Definitions

from The American Heritage® Dictionary of the English Language, 5th Edition.

  • noun Pretentious display meant to impress others; pretentious showiness.
  • noun Archaic The act or an instance of showing; an exhibition.

from The Century Dictionary.

  • noun Display; especially, public display.
  • noun A sight or spectacle; show; ceremony.
  • noun Ambitious display; pretentious parade; vain show; display intended to excite admiration or applause.
  • noun Synonyms Show, Display, Parade, Ostentation, flourish, dash. Show is the most general word for the purposed exhibition of that which might have been kept private; as such, it includes the others. Ostentation is always bad; the others may be good in certain relations. Parade and display are more suggestive of the simple act, ostentation of the spirit: as, to make a parade of one's learning; it was ostentation that led the Pharisees to make a parade or display of their charities and prayers. Parade is a matter of vanity; ostentation, of vanity, pride, or ambition.

from the GNU version of the Collaborative International Dictionary of English.

  • noun The act of ostentating or of making an ambitious display; unnecessary show; pretentious parade; -- usually in a detractive sense.
  • noun obsolete A show or spectacle.

from Wiktionary, Creative Commons Attribution/Share-Alike License.

  • noun Ambitious display; vain show; display intended to excite admiration or applause.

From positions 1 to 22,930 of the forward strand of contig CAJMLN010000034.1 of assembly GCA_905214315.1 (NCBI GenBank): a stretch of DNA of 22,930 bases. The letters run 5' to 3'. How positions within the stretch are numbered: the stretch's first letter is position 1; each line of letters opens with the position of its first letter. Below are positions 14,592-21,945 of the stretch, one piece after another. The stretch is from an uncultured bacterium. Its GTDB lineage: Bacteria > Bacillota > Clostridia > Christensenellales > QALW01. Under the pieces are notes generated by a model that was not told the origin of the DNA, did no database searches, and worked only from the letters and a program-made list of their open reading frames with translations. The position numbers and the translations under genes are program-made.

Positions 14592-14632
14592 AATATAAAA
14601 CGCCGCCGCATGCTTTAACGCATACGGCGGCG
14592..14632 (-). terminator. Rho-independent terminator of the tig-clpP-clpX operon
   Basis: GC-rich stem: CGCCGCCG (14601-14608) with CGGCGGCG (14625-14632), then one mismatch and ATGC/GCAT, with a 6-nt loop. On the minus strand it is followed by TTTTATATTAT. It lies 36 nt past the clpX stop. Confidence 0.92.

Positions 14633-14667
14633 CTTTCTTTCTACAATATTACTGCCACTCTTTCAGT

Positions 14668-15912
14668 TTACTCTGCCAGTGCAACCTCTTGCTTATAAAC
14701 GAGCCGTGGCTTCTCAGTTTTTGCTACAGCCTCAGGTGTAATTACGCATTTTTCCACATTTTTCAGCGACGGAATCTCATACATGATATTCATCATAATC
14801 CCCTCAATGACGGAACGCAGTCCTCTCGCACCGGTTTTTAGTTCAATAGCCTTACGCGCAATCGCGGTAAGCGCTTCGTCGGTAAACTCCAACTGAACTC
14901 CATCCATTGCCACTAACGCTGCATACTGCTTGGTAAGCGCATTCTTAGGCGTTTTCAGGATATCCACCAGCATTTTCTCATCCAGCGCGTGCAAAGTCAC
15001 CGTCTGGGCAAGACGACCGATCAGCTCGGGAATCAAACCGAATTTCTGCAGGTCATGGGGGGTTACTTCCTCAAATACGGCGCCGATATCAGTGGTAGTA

• noun obsolete A show or spectacle.

from WordNet 3.0 Copyright 2006 by Princeton University. All rights reserved.

  • noun a gaudy outward display
  • noun pretentious or showy or vulgar display
  • noun lack of elegance as a consequence of being pompous and puffed up with vanity

Etymologies

from The American Heritage® Dictionary of the English Language, 4th Edition

[Middle English ostentacioun, from Old French ostentacion, from Latin ostentātiō, ostentātiōn-, from ostentāre, frequentative of ostendere, to show; see ostensible.]

from Wiktionary, Creative Commons Attribution/Share-Alike License

Originated 1425–75 from late Middle English ostentacioun, from Middle French ostentation, from Latin ostentātiō, equivalent to ostentātus (past participle of ostentāre, to display or exhibit), frequentative of ostendere (to present, display) + -iōn.

Examples

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  • A flock of peacocks

    November 16, 2007